The AJC has a story today that will not surprise local boards of education: For the first time in 16 years, local governments paid a higher share of the cost of public education than state governments.
In 2010, Georgia’s public schools received about 38 percent of their funding from the state, with local government paying about 48 percent. Federal and private sources accounted for the rest, according to the census report. In the past, the split has been about 55 state and 45 local.
The policy question now becomes: How much input should the state have in local education decisions and practices when it pays only 38 percent of the freight and less in high spending districts such as Decatur and Atlanta?
That has been the crux of the charter school battle: Should the state overrule local boards of education — which, in theory, represent the local voters and local taxpayers — and approve charter schools that then draw local funds?
It is always important to note in these discussions that the local money that underwrites schools does not come only from families with children in the schools. It comes from the entire community, childless couples, retirees and singles. I never understand the posters who come on the blog and insist that “It’s the parents’ money.”
Very few property owners in this state pay enough in property taxes to cover the full cost of educating even a single child; it requires a community pooling of resources to fund education.
According to the AJC:
Across the country, 44 percent of public education cost is covered by local governments, with the state paying 43.5 percent and the federal government paying 12.5 percent.
Georgia’s public primary and secondary schools got about 38 percent of their funding from the state, with local government paying about 48 percent. Federal and private sources accounted for the rest, according to the census report, which covers the year 2010.
Taxpayers feed both local and state coffers, but the size of those coffers is vastly different. The shift to more reliance on local government has many believing that the squeeze school districts have faced in recent years is not merely cyclical but a new normal.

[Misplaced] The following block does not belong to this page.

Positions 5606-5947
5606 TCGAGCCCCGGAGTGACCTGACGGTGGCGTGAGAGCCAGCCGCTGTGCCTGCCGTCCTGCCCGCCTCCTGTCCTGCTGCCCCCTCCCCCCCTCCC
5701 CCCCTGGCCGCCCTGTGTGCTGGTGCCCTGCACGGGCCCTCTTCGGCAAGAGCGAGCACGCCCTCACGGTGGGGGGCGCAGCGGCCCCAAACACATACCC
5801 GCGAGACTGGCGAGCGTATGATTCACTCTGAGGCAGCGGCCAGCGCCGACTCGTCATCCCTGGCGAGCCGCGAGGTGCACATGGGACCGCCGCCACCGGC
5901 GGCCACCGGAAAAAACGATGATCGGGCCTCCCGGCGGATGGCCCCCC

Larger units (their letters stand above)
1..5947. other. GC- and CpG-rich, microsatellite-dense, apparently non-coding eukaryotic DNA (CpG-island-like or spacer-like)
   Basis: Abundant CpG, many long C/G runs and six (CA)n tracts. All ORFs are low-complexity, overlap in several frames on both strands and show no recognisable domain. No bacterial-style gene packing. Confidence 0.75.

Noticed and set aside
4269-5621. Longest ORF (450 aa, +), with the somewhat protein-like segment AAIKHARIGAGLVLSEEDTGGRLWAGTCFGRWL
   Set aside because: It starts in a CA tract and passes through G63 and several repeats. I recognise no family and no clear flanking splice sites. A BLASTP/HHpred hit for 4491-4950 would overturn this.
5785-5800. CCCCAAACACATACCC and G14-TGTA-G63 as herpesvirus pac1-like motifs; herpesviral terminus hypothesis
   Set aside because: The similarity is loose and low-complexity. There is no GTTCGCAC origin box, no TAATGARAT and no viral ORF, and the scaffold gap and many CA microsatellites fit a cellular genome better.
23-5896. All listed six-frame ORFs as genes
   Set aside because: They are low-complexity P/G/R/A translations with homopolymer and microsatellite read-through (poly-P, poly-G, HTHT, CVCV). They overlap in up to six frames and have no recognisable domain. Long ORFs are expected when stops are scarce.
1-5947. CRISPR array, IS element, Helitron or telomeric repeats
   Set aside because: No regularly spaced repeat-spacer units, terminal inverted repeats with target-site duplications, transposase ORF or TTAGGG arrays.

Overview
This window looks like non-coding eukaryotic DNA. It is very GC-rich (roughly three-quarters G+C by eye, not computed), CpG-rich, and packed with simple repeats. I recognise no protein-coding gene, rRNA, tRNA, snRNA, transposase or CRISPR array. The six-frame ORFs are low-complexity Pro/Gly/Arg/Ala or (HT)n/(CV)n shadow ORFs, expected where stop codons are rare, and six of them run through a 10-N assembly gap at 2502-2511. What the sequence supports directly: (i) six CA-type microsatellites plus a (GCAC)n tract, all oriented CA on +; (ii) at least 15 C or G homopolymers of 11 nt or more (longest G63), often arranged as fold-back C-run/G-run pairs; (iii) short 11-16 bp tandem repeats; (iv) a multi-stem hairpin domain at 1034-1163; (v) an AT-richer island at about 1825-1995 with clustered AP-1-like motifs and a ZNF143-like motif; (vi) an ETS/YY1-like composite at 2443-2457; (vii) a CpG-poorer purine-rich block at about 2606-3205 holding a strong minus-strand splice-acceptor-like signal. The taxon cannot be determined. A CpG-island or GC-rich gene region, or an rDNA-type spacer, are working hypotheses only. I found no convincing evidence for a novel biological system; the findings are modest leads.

“This is huge, ” Georgia Board of Education member Wanda Barrs said during a discussion about public education finances last week. “We are where we’ve never been before.”
The economic downturn reduced state revenue and led to budget cuts in multiple areas, including education. That left districts to rely more on local funding. Many districts, however, are seeing that local funding diminish because it is pegged to property taxes, and property values have sunk.
Legislators said public education has taken a hit in recent years. But so has the rest of state government, they argued.
“State revenue has gone down across the board, ” said state Sen. Fran Millar, chairman of the Georgia Senate’s Education and Youth Committee. “We have reduced funding for education the least. They’ve suffered the least cuts.”
Millar said district officials need to be more willing to make unpopular and difficult choices. “They’re going to have to look at raising millage rates, ” Millar said, adding that districts will also need to consider salary reductions and shrinking central-office staffs.
“There are no easy answers here, ” Millar said. “We don’t have the luxuries we once had. Some of these local systems, they need a reality check.”
Many officials in those districts don’t share that opinion. DeKalb County Schools just completed a long, painful budget process that underscored the tough choices districts face and the tough politics behind those choices. Lay off or furlough teachers? Increase class sizes? Increase tax rates?
“It’s frightening, ” said Eugene Walker, chairman of the DeKalb County School Board. “It’s getting worse. We have increased costs and decreased revenue.”
Walker pointed out that, in 2008-2009, one mill of property tax brought in $22 million. Now, after property values have been hammered in the bad economy, a mill is worth $16 million. That’s a 27 percent drop over four years.
–From Maureen Downey, for the AJC Get Schooled blog